Could this be a problem similar to the people who get satellite tv only to complain that there's nothing on?

    I'm not sure of the cause of this, it could be that too many choices makes one too picky and therefore nothing is appealing, or it could be that you lock up due to overload, thereby causing you to not want any of the choices available to you.

    But if I remember Tim's case correctly, he enjoyed his pour more, in what would definitely be considered an overload situation, according to the above theories. In this case, I would think that the richness of the experience and the enjoyment of the surroundings and company heightened his sensory response to the drink in a way that cannot be recreated at home (well, at least not without having a whole bunch of people visit)
    2010 Bourbonian of the Year

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    I'm no Pappyophile

  4. #4
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    Re: Taste Memory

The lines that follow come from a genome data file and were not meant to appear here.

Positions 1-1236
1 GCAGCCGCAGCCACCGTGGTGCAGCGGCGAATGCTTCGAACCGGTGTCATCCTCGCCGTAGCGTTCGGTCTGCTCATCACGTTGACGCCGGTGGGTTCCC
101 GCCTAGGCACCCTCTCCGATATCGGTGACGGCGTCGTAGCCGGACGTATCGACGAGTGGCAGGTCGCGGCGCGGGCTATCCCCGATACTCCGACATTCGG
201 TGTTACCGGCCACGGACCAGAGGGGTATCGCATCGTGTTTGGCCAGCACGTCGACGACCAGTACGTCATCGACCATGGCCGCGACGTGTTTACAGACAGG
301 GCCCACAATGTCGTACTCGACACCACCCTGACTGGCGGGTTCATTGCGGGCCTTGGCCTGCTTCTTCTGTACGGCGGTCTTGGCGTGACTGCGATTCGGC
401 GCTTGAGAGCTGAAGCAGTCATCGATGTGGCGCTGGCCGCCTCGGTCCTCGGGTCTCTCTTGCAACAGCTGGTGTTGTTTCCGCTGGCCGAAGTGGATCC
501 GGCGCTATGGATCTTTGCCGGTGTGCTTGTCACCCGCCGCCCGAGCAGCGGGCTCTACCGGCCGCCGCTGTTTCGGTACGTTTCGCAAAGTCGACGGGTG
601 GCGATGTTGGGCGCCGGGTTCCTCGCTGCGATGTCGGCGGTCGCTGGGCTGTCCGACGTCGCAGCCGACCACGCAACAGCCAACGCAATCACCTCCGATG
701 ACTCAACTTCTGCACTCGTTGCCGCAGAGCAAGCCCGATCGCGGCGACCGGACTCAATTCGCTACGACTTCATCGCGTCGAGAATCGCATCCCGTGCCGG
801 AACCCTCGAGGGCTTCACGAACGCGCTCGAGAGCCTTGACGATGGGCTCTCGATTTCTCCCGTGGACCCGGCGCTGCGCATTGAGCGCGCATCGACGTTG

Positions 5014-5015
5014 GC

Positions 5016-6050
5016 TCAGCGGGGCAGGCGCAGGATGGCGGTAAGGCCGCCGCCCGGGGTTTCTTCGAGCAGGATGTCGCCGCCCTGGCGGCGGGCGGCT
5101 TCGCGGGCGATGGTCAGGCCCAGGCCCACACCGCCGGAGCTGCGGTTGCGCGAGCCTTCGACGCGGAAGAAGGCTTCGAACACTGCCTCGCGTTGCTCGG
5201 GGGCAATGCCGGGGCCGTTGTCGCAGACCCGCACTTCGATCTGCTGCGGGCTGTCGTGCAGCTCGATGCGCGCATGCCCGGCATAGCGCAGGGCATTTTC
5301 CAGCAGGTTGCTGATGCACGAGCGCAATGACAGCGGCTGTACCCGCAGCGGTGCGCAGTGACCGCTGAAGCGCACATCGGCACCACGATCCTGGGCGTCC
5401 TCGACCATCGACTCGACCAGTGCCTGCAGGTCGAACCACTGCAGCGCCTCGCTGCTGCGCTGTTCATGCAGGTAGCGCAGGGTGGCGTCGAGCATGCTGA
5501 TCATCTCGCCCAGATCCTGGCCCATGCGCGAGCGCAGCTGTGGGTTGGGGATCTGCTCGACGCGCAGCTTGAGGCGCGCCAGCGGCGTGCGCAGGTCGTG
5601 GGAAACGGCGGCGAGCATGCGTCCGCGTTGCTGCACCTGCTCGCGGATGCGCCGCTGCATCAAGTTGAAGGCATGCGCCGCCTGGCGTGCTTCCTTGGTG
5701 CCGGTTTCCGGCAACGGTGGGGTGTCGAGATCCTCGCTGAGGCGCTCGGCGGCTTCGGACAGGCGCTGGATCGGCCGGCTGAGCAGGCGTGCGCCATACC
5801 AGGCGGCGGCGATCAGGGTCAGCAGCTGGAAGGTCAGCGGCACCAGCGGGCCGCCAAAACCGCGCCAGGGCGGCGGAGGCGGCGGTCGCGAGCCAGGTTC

My taste memory is along the lines of mental tasting notes, in the sense that even if I don't actually make any notes, I remember things in the terms I would have used if I wrote them down. That isn't always the case, as there are some sensations I can't effectively describe, but I remember them when I taste them again and, at least sometimes, remember where and when I last tasted them.

    Those memories can last for years but not indefinitely. I can't really remember how anything tasted to me, say, 20 years ago. Ten years ago, maybe.

    The subject of "taste memory" always brings to mind Proust and Walker Percy's comment in his essay about bourbon that, "Bourbon does for me what the piece of cake did for Proust.”

  5. #5
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    Re: Taste Memory